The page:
The corelation with Weed and Firearms is ..... Indirect at best . Speculating , but perhaps about different levels of Government having different and conflicting standards and procedures for building standards / practices ?
     

    [Kev308]

    Ultimate Member
    MDS Supporter
    Jan 23, 2020
    3,777
    Maryland
    He's discussing building permits vs building standards vs building inspectors of various competency , and variable honesty vs different jurisdictions having totally different cultures about building permits & inspections thereof .

    The corelation with Weed and Firearms is ..... Indirect at best . Speculating , but perhaps about different levels of Government having different and conflicting standards and procedures for building standards / practices ?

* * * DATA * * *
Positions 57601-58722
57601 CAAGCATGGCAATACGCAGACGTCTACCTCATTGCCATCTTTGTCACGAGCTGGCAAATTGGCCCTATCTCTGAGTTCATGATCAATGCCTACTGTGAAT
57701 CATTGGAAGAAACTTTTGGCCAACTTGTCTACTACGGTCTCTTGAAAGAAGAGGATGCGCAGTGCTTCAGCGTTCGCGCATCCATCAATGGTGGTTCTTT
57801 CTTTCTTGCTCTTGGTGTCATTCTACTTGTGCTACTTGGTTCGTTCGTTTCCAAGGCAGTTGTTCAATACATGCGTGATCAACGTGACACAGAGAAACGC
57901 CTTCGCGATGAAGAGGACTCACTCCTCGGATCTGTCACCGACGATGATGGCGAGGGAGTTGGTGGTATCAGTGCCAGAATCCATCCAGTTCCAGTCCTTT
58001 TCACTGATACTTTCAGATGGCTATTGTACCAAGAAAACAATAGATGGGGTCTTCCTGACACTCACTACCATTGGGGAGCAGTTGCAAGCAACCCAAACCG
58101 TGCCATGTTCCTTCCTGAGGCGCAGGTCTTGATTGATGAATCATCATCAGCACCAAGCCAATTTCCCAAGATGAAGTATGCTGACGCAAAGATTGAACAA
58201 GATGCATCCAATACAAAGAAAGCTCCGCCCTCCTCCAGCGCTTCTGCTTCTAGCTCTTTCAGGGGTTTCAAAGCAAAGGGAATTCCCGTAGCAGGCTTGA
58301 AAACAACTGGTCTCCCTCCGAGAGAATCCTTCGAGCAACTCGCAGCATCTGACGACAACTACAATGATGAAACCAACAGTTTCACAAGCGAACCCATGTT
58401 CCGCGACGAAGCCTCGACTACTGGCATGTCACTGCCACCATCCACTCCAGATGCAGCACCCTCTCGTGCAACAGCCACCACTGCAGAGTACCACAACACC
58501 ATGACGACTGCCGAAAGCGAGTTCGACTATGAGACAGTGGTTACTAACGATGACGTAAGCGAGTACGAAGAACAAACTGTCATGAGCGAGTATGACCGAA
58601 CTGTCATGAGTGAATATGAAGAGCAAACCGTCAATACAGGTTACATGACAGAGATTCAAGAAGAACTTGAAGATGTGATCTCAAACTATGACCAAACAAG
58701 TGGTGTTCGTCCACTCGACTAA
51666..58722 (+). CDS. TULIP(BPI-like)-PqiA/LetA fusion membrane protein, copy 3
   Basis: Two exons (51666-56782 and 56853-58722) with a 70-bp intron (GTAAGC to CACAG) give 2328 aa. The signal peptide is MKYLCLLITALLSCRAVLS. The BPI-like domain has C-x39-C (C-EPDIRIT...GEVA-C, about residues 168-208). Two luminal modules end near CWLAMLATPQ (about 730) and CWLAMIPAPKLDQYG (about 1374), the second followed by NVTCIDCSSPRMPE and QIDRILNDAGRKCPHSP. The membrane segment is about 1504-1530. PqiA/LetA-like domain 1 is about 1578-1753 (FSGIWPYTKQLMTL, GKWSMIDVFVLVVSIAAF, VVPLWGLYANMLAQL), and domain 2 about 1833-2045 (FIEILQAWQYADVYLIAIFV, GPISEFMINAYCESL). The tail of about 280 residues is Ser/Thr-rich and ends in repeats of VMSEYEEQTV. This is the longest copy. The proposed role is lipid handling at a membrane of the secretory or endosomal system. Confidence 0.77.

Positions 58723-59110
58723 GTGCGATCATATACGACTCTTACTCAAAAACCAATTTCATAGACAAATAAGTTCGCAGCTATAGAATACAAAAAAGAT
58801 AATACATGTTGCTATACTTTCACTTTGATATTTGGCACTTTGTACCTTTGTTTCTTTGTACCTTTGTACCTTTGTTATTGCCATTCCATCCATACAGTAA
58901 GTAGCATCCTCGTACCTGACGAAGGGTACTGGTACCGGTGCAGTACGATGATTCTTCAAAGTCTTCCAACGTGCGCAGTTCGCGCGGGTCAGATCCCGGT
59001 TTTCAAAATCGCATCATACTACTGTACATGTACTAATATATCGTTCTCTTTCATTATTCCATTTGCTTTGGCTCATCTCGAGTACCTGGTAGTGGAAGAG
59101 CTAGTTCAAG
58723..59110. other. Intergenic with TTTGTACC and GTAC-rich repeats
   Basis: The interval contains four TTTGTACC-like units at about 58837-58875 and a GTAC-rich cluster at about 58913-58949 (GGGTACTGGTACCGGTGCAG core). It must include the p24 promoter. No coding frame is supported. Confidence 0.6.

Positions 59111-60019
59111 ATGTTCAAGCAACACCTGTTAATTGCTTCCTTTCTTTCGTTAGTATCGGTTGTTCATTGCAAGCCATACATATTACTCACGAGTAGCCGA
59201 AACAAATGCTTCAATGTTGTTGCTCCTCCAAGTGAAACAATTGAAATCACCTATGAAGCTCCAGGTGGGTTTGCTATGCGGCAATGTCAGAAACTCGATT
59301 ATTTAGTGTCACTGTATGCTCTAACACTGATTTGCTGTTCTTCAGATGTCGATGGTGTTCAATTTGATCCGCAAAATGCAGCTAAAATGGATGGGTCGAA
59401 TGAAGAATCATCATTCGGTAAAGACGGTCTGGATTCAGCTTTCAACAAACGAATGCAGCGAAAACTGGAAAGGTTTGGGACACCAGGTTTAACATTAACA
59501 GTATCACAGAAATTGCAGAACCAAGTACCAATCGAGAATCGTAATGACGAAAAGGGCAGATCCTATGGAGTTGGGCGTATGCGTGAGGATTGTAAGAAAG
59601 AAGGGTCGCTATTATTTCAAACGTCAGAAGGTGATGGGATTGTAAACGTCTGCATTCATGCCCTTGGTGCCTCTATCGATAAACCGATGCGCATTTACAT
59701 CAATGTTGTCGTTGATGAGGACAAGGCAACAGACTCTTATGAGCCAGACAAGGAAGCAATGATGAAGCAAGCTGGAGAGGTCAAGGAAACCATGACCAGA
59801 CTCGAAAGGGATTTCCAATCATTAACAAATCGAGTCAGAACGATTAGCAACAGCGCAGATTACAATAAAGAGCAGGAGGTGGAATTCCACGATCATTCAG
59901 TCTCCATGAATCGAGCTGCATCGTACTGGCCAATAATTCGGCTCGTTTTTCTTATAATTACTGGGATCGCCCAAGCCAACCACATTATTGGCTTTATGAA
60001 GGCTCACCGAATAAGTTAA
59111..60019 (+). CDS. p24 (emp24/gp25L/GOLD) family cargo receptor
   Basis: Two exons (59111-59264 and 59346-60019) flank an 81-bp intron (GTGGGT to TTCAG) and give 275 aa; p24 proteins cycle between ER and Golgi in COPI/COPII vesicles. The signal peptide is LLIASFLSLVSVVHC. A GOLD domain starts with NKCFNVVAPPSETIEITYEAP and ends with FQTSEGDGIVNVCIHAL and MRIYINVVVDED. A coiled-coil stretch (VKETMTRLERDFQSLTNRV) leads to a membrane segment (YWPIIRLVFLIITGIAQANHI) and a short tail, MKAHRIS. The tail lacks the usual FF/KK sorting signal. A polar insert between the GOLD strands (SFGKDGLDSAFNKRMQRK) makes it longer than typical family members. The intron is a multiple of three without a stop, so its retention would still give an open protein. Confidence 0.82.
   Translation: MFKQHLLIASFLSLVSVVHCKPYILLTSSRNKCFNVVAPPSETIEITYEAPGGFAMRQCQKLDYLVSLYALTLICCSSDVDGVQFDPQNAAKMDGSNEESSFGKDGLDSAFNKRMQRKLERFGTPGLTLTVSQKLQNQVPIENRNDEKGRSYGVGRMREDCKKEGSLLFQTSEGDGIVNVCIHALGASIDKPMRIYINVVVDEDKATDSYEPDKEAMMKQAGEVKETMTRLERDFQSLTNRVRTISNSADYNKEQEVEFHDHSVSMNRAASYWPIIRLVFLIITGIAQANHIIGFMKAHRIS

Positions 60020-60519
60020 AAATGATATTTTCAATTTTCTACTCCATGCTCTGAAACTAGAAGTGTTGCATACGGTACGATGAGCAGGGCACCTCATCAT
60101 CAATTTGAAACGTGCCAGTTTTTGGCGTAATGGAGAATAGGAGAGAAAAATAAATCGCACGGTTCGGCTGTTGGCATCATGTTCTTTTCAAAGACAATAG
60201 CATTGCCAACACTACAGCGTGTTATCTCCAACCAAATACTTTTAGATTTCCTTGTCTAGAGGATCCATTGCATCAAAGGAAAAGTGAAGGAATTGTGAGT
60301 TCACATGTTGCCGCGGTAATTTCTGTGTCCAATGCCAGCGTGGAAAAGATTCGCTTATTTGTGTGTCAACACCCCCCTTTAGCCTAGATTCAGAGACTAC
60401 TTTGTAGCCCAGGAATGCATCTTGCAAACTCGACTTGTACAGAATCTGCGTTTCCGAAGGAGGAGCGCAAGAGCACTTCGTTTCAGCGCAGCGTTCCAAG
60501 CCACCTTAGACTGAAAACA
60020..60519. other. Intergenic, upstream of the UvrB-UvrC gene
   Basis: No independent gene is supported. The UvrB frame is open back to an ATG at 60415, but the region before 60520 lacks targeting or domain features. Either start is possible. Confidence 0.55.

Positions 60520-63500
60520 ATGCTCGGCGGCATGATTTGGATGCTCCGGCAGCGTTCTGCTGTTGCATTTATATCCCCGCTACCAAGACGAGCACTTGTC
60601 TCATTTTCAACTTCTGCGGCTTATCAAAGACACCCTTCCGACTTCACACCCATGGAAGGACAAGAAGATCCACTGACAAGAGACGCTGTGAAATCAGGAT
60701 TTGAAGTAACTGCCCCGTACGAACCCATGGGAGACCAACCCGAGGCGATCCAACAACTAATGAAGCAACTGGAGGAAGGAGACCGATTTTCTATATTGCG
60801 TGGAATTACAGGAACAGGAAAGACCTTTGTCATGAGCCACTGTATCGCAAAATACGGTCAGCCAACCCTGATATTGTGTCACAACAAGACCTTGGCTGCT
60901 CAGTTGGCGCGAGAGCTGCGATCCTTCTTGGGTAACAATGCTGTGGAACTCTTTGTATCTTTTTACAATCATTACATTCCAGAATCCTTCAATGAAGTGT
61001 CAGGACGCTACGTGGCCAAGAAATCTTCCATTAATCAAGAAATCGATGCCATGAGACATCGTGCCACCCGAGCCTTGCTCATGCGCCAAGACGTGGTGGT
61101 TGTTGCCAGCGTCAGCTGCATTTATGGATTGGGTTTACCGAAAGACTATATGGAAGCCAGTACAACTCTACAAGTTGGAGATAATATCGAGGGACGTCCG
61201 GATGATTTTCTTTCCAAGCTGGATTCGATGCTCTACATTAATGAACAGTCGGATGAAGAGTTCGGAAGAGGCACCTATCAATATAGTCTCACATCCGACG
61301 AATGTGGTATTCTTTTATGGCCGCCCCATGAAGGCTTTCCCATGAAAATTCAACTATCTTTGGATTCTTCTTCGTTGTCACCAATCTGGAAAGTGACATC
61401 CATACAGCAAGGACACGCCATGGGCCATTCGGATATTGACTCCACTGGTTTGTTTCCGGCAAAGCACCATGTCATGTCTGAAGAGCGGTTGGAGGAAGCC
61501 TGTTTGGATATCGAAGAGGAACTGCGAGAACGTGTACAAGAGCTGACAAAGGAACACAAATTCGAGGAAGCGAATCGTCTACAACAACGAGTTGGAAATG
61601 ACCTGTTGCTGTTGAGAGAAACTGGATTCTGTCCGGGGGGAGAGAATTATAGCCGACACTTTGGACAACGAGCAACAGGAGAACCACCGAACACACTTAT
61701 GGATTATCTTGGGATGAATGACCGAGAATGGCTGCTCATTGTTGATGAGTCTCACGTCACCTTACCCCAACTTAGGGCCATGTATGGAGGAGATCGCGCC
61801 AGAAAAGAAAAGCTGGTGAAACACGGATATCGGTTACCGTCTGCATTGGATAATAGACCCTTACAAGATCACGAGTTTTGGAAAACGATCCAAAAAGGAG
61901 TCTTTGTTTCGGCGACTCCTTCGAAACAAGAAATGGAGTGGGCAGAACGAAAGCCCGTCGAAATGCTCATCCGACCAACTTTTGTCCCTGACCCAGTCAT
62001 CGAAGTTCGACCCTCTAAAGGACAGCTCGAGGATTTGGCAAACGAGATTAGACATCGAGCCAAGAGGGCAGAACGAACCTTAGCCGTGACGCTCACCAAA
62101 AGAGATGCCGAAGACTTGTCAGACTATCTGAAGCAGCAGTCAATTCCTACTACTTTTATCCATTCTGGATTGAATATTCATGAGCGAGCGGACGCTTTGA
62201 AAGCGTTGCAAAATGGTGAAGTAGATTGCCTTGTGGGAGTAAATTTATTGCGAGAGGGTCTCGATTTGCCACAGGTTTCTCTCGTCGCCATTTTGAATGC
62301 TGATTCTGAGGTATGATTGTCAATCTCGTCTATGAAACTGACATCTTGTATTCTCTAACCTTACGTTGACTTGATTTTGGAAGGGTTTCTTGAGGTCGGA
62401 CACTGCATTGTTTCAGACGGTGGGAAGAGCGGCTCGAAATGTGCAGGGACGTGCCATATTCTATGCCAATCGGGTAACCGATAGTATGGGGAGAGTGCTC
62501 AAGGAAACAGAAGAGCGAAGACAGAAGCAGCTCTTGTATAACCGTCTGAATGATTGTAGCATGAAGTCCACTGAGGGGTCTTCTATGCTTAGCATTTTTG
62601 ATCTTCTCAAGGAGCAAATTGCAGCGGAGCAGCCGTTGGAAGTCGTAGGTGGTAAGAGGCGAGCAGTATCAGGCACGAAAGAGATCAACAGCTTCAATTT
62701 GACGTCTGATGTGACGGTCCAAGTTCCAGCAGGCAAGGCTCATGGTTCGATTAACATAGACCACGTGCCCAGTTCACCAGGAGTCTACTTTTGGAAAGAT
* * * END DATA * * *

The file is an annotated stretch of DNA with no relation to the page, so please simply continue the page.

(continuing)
I just got him heated and passionate about inspectors and permits from a comment I made about how being a rule follower doesn't always benefit a person and isn't necessarily a qualifier of them being a good person.
     

    Bob A

    όυ φροντισ
    MDS Supporter
    Patriot Picket
    Nov 11, 2009
    30,310
    Unless you're perfect in every way, and continually monitor the Acceptable Thought Index daily and modify your behavior accordingly, the only reasonable thing to do is to kill yourself. Now.

    Eruby knows . . .